Walter Scott’s family meets bystander who filmed his death

This is the emotional moment Walter Scott’s family met with the man who filmed his death – and threw the case wide open.

Feidin Santana, 23, visited the family’s Charleston, South Carolina home on Thursday to meet with the man’s heartbroken parents, son and other relatives – in a moving moment witnessed by NBC.

Santana has been hailed a hero for keeping his cellphone camera trained on Officer Michael Slager as he fired eight shots at Scott, 50, in North Charleston on Saturday and later releasing the video.

‘Oh, thank you God!’ Judy Scott, the mother of Walter Scott said, as she embraced Santana tightly. ‘Thank you Lord! Blessed God! Thank you, thank you God. Thank you, thank you!’

Mr Scott’s father, Walter Scott, Sr., also hugged the man and said: ‘Thank you for another son, God, thank you. You’ve got a family in Charleston right now… anytime.’

‘You did a good thing, Brother,’ Walter Scott’s son, Walter Jr., 20, added as he embraced Santana.

‘I don’t know how this would’ve turned out without the video, I just want to thank you. I don’t know how much I could thank you more.’

Santana, a barber who is originally from the Dominican Republic, said he shared the footage because he wanted the family to know precisely how their son had died.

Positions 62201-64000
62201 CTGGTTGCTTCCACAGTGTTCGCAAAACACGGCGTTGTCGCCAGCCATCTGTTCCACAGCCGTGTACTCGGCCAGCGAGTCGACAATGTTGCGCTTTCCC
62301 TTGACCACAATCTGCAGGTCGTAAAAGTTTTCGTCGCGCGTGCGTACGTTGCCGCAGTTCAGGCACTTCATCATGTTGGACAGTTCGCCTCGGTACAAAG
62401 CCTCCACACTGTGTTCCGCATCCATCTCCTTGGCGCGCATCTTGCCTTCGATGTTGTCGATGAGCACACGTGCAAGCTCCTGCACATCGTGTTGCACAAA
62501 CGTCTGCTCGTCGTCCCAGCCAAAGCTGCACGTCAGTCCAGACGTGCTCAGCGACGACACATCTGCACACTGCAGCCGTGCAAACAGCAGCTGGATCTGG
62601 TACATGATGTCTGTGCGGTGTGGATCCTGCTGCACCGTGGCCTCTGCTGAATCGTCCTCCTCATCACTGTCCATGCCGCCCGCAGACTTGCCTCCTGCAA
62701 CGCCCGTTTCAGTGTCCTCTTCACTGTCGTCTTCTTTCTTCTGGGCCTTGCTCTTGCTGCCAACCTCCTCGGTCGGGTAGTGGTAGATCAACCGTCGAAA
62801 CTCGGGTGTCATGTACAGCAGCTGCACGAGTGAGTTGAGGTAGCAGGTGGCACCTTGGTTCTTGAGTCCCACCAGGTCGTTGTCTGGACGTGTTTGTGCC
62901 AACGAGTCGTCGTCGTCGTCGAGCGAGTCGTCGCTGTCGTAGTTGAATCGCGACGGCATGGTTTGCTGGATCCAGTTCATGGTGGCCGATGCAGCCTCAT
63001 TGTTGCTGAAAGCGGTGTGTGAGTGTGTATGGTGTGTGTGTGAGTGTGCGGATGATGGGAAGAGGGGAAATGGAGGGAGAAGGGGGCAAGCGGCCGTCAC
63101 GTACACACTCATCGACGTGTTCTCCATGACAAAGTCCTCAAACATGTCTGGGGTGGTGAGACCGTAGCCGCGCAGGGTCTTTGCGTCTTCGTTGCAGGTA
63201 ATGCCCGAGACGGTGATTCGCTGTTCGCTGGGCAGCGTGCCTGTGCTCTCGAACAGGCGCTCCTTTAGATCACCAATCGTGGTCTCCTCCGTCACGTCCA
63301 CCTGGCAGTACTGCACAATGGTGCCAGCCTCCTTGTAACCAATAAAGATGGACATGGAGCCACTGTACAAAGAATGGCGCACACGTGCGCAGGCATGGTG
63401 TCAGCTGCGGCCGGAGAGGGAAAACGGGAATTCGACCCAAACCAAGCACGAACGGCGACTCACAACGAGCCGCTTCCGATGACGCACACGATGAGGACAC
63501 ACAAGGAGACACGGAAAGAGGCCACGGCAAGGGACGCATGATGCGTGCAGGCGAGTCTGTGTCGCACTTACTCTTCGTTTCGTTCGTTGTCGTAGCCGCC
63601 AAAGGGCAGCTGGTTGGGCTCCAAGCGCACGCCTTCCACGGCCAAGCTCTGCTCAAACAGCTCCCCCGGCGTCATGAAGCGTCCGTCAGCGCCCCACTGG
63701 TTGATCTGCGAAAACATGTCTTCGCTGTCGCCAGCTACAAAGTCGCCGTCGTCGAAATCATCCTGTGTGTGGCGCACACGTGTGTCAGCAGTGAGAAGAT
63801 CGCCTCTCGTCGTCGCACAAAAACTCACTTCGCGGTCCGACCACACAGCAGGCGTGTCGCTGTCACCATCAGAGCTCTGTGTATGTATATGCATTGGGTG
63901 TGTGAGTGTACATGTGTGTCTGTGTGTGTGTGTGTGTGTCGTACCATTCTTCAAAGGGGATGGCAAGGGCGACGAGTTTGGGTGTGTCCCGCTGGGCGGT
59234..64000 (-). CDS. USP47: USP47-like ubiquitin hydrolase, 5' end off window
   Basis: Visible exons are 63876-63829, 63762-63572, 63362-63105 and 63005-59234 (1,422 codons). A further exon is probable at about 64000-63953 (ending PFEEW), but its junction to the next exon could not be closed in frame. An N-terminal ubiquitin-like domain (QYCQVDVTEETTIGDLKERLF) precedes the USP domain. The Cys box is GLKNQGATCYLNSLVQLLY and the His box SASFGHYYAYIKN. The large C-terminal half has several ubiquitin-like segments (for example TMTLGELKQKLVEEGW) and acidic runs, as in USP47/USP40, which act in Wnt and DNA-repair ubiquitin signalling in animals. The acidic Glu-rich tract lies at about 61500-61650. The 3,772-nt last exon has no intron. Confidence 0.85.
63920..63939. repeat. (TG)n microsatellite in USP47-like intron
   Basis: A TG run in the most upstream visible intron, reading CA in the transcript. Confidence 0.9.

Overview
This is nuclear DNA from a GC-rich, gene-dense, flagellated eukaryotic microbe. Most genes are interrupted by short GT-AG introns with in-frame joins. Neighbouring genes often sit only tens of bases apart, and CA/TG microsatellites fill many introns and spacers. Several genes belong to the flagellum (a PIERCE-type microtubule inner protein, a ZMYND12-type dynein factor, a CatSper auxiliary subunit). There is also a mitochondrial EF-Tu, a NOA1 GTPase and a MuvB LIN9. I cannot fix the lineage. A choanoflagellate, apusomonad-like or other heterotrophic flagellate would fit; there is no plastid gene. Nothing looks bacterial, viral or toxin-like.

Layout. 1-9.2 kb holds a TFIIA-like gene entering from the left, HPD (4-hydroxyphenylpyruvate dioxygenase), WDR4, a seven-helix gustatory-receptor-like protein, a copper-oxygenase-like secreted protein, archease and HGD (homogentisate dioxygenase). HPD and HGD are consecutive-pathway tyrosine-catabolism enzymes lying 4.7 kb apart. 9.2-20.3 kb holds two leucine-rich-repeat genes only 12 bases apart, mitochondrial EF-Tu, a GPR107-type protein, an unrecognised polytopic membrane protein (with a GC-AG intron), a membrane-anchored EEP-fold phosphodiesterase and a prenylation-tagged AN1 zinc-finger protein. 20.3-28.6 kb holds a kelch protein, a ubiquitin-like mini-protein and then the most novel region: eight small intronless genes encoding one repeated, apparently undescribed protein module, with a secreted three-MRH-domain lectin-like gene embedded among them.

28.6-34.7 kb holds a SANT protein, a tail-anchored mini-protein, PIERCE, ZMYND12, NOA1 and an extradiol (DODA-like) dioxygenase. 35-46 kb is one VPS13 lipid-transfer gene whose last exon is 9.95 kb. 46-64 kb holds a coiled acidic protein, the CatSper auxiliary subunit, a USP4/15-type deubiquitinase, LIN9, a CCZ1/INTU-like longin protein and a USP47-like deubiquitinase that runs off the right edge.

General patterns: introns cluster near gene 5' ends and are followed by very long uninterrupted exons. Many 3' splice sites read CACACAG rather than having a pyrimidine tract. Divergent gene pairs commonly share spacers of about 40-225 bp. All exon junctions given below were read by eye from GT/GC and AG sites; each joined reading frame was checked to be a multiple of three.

‘Just amazing that they know the truth, you know,’ he told NBC News as he met with the family. ‘And they know that Mr Scott won’t, like I say, this didn’t just happen and stay that way.

‘God put me there for a reason, I’m a very believer of God.’

Scott’s mother added: ‘He was supposed to be there.’

Scott was pulled over for a broken tail light on Saturday, but when officers approached his car, he fled – perhaps because he had previously been arrested for failing to pay child support.

As he ran, Santana saw him and pulled out his cell phone camera to record the moment Officer Slager shot Scott, who was unarmed, multiple times as he ran away.

The officer, who is white, slowly approached the man’s body, calmly checked for a pulse and failed to perform CPR. Santana got closer and continued recording the man’s body on the ground.

‘I know what I saw and I expressed myself to [the police],’ Santana told Morning Joe on Thursday. ‘It was an abuse and I saw with my own eyes. I said I had a video tape.’

One of the police officers told him to wait but ‘I realized that would not be good in that moment,’ he said – and he ran to his workplace.

Santana then contacted a friend who came to his barber shop and watched the video.

‘When I showed him [the video], he said this was not good,’ Santana said.

Following the shooting, Officer Slager, 33, filed a police report defending his actions, saying he feared for his life and that Scott had wrestled his Taser gun from him during a scuffle.

But four days later, Santana’s explosive video emerged, throwing doubt on the officer’s story.

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